NIAID vaccine R&D director who collaborated with Moderna on COVID-19 vaccine to retire

John Mascola, M.D., director of the Vaccine Research Center at the National Institute of Allergy and Infectious Diseases, is retiring at the end of March after more than eight years at the helm, a stint that most notably included collaboration with Moderna on its COVID-19 vaccine. 

In a statement, NIAID Director and President Joe Biden’s Chief Science Advisor Anthony Fauci, M.D., said, “While I will continue to enjoy his friendship and his wise counsel, I will greatly miss his leadership and vision at the VRC."

Mascola joined the center in 2000 first as deputy director before shedding the deputy title in 2013. Prior to that, he was a research physician for seven years at the Walter Reed Army Institute of Research where he studied HIV immunology and vaccine development. 

John Mascola, M.D., head of the Vaccine Research Center
John Mascola, M.D. (NIAID)

While leading the center, he oversaw the development of investigational vaccines and treatments for an array of diseases, including Zika, Ebola and malaria. The FDA-approved monoclonal antibody treatment for Ebola was developed in part by the center. The drug was ultimately licensed to Ridgeback Therapeutics.

RELATED: Moderna, U.S. clash in patent dispute over origins of COVID-19 vaccine: report

But it was the VRC’s collaboration with Moderna on their COVID vaccine that thrust the center’s work into the spotlight, most notably the research of the Coronavirus Vaccines & Immunopathogenesis Team led by Kizzmekia Corbett, Ph.D., which allowed the NIH and Moderna to begin phase 1 trials 66 days after the virus’ sequence was released. 

When the vaccine received emergency use authorization at the end of 2020, Moderna’s CEO Stephan Bancel credited the center for its years of research and preparation that “led to the discovery of the best way to make spike protein antigens that are being used in our vaccine and others."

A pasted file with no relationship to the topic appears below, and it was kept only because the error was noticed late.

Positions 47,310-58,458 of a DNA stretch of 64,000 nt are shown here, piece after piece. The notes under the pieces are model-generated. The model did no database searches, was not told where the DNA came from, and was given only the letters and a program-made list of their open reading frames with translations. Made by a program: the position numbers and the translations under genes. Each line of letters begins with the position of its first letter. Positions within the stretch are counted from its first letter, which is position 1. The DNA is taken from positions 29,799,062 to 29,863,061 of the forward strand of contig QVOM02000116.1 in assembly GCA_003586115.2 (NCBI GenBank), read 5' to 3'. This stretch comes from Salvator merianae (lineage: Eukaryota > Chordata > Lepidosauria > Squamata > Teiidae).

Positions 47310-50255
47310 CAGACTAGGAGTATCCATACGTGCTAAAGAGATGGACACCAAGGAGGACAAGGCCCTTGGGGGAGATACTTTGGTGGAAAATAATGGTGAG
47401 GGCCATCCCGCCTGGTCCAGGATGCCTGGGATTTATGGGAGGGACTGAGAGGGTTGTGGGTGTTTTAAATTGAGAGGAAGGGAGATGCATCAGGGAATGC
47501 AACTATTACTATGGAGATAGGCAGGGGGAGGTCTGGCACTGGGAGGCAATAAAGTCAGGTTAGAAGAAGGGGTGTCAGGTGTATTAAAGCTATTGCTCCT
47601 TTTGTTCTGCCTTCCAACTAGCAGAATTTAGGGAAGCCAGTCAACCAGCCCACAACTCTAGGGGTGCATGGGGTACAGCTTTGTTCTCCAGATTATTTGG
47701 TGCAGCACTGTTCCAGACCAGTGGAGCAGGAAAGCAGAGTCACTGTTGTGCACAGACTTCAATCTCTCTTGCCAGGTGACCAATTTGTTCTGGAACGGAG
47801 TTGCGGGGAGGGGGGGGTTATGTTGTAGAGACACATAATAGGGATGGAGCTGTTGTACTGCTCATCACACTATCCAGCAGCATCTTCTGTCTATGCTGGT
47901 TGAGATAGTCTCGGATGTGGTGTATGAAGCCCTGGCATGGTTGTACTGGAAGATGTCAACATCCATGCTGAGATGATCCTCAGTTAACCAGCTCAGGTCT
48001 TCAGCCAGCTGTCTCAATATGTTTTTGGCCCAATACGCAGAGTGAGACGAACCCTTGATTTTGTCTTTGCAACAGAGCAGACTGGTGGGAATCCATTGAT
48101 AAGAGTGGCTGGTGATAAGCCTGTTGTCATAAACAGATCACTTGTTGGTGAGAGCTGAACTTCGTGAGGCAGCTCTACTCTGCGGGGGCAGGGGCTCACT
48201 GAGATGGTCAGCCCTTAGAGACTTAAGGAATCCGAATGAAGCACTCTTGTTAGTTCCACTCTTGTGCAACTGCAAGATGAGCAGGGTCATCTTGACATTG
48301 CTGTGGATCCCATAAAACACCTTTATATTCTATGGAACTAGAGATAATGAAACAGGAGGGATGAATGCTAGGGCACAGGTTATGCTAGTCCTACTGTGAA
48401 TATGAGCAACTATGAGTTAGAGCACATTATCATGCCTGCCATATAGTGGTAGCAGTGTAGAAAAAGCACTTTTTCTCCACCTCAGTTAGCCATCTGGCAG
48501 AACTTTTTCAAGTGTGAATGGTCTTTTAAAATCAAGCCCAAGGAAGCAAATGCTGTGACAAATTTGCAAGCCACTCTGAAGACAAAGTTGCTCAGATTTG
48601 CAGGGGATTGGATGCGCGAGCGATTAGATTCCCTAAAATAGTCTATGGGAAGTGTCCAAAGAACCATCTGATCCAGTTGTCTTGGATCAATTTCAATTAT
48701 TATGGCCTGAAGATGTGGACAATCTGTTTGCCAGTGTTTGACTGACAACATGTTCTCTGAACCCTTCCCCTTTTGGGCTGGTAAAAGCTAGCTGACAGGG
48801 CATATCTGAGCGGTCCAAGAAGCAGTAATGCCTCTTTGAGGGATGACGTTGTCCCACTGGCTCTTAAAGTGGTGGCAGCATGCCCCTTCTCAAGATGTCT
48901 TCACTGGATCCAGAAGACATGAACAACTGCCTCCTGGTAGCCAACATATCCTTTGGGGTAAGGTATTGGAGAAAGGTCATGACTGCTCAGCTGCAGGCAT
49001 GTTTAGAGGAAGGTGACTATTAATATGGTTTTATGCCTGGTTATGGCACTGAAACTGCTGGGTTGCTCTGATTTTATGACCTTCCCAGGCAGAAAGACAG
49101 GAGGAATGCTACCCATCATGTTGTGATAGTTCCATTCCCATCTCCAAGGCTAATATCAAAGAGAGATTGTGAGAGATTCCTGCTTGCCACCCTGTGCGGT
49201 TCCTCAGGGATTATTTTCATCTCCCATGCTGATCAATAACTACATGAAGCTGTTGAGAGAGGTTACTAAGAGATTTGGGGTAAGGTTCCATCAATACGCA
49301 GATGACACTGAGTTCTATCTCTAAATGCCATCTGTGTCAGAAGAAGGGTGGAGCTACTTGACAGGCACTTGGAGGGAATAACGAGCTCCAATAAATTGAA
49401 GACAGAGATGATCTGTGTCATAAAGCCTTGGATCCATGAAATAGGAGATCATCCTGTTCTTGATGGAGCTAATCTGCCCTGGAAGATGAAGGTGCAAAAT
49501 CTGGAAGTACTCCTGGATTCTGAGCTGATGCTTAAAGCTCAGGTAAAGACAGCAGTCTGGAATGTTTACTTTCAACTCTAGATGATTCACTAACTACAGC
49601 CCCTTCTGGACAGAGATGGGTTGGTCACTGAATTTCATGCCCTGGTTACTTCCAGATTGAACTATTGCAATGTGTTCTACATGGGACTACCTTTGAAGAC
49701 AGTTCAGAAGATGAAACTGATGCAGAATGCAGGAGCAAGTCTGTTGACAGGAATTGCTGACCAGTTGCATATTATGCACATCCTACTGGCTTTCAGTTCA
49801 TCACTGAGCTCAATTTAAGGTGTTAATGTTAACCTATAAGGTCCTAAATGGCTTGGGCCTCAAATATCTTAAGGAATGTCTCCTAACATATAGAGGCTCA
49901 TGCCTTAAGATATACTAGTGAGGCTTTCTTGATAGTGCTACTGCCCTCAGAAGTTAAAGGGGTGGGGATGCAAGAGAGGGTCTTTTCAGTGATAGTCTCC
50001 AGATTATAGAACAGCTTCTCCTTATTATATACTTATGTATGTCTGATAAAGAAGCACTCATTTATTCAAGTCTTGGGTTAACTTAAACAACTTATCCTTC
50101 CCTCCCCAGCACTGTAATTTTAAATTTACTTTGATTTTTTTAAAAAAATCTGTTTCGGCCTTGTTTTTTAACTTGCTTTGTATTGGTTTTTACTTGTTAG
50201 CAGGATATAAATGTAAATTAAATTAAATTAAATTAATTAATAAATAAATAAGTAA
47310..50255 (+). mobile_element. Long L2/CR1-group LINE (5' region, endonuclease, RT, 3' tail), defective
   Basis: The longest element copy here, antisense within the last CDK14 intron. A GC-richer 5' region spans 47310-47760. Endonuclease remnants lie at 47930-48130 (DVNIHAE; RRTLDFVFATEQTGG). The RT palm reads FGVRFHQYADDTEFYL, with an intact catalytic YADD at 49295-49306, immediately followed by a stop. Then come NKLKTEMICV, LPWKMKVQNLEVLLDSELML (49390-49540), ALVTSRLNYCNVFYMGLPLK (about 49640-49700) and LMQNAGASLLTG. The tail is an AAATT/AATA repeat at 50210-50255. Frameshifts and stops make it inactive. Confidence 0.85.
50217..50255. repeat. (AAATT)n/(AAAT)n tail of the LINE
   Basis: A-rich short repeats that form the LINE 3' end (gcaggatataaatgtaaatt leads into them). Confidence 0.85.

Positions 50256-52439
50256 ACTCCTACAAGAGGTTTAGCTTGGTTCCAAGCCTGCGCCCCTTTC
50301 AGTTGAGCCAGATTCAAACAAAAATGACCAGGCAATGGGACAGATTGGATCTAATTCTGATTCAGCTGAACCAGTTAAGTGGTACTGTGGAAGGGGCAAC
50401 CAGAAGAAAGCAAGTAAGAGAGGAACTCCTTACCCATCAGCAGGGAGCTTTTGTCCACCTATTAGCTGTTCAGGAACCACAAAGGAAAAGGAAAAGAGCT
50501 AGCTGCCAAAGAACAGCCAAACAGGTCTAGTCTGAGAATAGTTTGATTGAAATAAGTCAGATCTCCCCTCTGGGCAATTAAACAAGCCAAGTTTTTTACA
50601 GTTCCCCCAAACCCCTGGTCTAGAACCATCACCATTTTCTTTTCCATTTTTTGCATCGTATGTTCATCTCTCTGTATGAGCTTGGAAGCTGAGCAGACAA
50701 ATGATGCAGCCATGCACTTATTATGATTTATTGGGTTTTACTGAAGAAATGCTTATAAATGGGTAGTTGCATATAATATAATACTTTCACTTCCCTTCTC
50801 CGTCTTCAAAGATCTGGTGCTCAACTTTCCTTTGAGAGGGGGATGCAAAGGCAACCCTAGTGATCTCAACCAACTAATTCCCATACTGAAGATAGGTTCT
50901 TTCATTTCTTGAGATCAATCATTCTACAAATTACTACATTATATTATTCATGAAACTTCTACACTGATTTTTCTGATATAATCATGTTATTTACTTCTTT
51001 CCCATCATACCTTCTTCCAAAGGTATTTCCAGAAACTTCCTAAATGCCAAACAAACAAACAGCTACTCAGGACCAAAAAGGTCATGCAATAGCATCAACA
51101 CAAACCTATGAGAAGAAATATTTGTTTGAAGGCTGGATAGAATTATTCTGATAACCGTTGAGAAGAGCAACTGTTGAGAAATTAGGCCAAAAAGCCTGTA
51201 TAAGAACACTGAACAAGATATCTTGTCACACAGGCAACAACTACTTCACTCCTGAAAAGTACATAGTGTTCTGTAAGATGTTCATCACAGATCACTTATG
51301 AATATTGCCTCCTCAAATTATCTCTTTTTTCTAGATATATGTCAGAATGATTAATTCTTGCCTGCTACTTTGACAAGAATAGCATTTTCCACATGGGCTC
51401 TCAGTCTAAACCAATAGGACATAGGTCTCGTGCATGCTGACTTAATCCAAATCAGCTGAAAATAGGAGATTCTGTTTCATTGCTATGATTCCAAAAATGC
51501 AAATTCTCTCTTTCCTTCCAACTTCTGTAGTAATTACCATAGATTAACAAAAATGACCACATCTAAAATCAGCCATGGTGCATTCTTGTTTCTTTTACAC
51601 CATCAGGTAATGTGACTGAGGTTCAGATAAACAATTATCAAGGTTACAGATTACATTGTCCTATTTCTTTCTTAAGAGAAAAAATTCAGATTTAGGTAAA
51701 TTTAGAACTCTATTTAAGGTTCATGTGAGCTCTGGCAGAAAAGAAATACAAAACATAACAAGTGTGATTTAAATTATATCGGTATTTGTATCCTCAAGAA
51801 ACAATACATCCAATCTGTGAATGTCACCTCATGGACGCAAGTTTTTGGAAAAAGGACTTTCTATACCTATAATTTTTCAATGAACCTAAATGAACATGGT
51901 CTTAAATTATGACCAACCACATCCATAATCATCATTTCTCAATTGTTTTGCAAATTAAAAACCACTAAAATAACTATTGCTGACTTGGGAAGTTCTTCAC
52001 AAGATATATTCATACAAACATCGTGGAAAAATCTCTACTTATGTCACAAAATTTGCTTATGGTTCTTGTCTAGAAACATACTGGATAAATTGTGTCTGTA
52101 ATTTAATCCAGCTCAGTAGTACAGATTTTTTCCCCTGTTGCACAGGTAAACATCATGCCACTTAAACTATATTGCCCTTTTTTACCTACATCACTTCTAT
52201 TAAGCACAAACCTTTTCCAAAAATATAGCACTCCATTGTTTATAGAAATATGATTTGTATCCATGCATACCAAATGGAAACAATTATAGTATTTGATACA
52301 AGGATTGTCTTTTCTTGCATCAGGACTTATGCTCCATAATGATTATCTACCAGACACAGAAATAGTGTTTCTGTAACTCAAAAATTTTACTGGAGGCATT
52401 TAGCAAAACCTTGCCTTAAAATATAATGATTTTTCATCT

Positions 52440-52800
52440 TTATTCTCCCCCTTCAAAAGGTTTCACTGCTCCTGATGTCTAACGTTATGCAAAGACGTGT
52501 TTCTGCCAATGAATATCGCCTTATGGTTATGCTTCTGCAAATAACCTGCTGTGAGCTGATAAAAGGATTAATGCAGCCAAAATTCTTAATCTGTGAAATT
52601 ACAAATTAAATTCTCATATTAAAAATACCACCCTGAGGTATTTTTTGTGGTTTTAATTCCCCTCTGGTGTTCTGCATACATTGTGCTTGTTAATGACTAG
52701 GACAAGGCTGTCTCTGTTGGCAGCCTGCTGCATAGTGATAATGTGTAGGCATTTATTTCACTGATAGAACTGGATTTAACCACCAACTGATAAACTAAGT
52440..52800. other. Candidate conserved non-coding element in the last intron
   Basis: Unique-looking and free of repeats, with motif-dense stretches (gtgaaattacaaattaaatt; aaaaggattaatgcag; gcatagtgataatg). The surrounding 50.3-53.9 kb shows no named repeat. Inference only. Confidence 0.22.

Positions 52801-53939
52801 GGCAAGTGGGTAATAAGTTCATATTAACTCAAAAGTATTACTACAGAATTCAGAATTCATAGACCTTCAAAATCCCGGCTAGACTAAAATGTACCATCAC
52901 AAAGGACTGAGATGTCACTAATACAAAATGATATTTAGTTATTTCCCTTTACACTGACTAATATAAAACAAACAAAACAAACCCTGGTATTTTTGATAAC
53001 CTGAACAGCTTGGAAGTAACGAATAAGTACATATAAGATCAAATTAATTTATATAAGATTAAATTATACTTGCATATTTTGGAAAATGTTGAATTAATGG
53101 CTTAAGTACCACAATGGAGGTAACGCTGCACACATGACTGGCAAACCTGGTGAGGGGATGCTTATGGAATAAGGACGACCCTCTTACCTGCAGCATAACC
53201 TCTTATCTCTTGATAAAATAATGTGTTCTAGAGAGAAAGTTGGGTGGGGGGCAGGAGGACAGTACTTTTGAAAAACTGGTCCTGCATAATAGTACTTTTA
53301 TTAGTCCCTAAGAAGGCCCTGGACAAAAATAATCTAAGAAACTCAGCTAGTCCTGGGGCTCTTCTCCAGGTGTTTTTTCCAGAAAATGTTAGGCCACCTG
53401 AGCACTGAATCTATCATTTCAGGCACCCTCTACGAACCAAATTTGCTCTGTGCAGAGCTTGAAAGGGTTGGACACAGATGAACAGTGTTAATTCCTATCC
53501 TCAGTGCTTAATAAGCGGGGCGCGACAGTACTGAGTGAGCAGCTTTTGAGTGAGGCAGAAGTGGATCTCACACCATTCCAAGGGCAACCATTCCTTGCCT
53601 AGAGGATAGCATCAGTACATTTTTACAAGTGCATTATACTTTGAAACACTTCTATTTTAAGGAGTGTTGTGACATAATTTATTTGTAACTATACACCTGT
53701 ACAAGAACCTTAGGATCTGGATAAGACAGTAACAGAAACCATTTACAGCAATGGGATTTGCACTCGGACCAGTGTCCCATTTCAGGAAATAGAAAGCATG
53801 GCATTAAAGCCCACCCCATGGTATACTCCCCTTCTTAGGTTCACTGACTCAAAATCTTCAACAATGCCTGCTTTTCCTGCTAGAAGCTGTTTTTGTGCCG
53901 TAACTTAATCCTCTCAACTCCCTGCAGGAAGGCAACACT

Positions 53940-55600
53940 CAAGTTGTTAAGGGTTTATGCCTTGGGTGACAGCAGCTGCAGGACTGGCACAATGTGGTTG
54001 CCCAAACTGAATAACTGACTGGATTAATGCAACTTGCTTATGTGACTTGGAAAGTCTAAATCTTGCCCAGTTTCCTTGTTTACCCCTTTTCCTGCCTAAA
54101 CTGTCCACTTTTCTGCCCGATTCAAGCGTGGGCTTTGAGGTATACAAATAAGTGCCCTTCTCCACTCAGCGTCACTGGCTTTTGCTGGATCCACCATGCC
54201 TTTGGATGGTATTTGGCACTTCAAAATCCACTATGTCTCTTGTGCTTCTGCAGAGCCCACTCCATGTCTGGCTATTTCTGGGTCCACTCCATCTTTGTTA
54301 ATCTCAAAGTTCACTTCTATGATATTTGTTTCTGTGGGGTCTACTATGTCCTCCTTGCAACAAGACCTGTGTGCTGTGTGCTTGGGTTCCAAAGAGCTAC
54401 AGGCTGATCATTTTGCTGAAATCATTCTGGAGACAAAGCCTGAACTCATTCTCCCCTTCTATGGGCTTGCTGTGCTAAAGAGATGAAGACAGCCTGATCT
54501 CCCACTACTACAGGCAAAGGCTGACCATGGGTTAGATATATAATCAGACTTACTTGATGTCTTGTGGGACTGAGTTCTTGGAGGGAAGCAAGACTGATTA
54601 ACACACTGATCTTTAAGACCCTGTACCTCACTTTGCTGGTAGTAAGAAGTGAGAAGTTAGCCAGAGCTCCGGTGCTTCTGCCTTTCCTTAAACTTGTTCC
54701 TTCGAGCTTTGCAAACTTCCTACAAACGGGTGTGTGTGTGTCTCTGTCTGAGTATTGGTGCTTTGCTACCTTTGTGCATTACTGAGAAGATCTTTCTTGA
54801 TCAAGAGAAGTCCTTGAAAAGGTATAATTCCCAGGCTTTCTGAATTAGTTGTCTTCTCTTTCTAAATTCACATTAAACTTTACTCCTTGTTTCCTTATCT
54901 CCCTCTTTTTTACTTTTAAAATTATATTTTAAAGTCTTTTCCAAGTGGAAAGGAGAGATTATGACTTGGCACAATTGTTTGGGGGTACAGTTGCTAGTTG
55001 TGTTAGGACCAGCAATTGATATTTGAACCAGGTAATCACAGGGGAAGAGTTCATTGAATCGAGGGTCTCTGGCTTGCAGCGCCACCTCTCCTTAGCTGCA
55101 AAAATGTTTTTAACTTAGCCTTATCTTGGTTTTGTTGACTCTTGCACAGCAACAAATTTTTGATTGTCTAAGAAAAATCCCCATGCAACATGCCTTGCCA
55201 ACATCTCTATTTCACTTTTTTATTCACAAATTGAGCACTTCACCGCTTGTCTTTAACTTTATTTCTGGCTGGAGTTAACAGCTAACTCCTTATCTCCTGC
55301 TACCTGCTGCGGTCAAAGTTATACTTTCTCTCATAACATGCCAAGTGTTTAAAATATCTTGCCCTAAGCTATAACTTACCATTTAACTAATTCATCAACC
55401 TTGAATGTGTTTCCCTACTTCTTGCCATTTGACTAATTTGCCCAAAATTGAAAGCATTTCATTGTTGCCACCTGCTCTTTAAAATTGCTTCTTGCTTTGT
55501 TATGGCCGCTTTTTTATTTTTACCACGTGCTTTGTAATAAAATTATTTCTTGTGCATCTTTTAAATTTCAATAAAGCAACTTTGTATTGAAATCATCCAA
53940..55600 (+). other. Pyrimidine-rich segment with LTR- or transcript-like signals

But the relationship between Moderna and the U.S. government has not continued to be so rosy, with Mascola at the center of the debate. 

Last year, tensions rose over Moderna’s conclusion in a patent filing for the COVID vaccine that Mascola, Corbett and then-VRC deputy director Barney Graham, M.D., did not “co-invent” the mRNA sequence that ultimately spurs an immune response against the virus. Heightening frustrations was the fact that Moderna received $1.4 billion from the U.S. government to further develop and test the vaccine. 

RELATED: Moderna stands to earn $300M for quick vaccine approval, up to $6.6B for extra doses: filing

The patent had implications beyond just who received credit, with much of the debate centered on how much of a say the U.S. government had in who got to manufacture the vaccine. Around the same time, the World Trade Organization failed to coalesce around waiving intellectual property rights for the COVID vaccines.

Ultimately, Moderna announced in December that it was declining to further pursue the patent in the hopes that it could quell the heated debate.

Fauci says VRC deputy director Richard Koup, M.D., will run the center on an acting basis while the institute undergoes a nationwide search for a permanent replacement.